With asteroid 2012 DA14 reaching its closest point to the planet Earth on Friday, February 15th, 2013 it is no wonder that the Russian meteorite is being linked to it. The truth of the matter is however, that the meteor, which exploded in the sky just over the Russian city of Chelyabinsk had absolutely no correlation to the asteroid 2012 DA14. For some, the time of the meteor’s explosion may seem like more than a coincidence but that is exactly what it was. According to NASA officials, the asteroid and the meteor had a completely different trajectory which, in an astronomical sense, means that they are completely unrelated.

The Russian meteor event which is being referred to as just that, is similar to the 2012 DA14 asteroid in one sense, it too is being compared to the 1908 meteor explosion over the Tunguska River in Siberia. The time span of more than one hundred years between two such devastating events indicates that a meteor event so significant is a rare occurrence. The Russian meteor blew apart over the town of Chelyabinsk at 22:20 EST on February 14th or 3:20 GMT on February 15th. At one point during the meteor’s journey it outshined the sun but ultimately its size would be downplayed by the much larger 2012 DA14 asteroid.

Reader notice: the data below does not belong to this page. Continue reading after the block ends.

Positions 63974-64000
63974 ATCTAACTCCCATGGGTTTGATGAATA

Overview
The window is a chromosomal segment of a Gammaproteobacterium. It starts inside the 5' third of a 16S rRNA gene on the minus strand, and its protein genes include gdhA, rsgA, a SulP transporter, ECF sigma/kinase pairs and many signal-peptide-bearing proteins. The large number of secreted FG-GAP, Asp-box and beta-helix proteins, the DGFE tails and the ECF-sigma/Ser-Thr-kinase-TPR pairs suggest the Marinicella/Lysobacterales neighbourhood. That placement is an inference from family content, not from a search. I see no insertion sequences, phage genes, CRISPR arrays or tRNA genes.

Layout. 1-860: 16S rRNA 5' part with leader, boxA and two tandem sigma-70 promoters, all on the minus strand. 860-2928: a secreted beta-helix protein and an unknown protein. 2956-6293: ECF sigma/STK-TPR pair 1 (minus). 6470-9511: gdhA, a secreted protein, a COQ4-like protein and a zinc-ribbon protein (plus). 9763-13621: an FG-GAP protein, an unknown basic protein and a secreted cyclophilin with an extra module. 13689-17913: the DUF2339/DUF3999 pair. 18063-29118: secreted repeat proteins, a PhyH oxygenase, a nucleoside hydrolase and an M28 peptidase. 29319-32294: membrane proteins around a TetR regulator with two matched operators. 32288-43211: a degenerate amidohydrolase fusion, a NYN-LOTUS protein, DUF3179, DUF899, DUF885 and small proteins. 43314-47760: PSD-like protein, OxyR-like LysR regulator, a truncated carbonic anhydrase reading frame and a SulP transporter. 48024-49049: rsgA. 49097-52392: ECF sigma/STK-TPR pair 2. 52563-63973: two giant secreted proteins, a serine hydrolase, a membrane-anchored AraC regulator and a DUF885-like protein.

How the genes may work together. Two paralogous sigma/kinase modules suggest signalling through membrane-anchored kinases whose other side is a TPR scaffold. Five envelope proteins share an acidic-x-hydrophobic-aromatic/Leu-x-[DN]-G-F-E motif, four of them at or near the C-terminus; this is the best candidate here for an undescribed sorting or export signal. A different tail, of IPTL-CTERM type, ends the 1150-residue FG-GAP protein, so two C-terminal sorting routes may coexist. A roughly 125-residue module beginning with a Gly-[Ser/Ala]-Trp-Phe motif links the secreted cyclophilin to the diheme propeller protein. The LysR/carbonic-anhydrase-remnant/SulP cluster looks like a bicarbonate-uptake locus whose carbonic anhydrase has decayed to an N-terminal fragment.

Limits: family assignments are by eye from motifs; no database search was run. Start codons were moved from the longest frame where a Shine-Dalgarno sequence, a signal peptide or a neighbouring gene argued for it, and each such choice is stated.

Statistics on the February 15, 2013 Russian Meteor vs. the 2012 DA14 Asteroid

For those interested in a comparison of the Russian meteor and the 2012 DA14 asteroid, let us first take a look at the statistics on the Russian meteor.

Name: Russian meteor or the Chelyabinsk meteor
Mass: 10,000 tons (20,000,000 lbs)
Diameter: 49 feet
Speed: 40,000 mph at the time of explosion
Impact: The explosion caused by the meteor injured more than 1,400 people and caused damage to more than 3,000 buildings that suffered from collapsed roofs and broken windows. It was estimated to have a blast equivalent of 470 kilotons!
Location: Just over the city of Chelyabinsk, Russia approximately 10 to 15 mi above the ground.